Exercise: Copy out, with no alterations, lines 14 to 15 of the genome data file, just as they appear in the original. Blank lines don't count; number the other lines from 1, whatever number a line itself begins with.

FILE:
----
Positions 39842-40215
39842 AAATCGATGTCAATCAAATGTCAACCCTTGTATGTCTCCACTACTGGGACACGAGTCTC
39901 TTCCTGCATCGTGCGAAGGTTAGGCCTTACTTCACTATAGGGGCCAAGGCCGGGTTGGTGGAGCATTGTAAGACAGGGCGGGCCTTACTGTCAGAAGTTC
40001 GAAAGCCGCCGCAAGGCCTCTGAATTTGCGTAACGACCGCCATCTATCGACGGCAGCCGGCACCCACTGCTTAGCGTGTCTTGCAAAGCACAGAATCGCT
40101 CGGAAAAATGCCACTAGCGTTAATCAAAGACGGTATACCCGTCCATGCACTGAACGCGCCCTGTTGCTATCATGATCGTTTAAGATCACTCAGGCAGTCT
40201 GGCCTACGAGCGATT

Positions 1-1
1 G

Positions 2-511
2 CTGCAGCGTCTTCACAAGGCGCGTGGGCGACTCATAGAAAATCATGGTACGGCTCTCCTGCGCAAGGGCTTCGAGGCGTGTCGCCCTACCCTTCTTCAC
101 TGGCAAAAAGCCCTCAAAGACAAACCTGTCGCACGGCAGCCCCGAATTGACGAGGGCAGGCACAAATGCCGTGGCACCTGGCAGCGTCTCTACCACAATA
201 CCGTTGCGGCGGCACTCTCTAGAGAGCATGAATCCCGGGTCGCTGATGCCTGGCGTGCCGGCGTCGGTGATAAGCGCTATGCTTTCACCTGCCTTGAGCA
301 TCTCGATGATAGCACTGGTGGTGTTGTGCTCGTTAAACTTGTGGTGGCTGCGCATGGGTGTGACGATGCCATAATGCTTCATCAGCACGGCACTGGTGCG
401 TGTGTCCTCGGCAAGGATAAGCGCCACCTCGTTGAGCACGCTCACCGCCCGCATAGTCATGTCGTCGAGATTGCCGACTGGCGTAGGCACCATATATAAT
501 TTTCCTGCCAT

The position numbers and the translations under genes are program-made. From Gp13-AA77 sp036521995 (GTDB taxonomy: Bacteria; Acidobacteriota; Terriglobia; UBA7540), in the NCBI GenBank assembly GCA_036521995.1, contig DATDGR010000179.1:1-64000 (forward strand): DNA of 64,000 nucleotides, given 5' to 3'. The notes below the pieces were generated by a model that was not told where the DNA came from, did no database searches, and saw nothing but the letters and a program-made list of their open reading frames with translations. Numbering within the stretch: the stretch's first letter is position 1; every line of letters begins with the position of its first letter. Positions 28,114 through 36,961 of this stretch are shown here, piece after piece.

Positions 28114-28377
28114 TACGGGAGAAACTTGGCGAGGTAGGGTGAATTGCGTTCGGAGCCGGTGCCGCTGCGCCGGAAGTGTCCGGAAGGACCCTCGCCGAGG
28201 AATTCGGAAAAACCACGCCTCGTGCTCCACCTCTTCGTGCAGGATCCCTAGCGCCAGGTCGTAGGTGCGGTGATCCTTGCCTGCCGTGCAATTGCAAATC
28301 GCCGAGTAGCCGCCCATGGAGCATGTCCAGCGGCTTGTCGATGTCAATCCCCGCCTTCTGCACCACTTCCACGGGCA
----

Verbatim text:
401 TGTGTCCTCGGCAAGGATAAGCGCCACCTCGTTGAGCACGCTCACCGCCCGCATAGTCATGTCGTCGAGATTGCCGACTGGCGTAGGCACCATATATAAT
501 TTTCCTGCCAT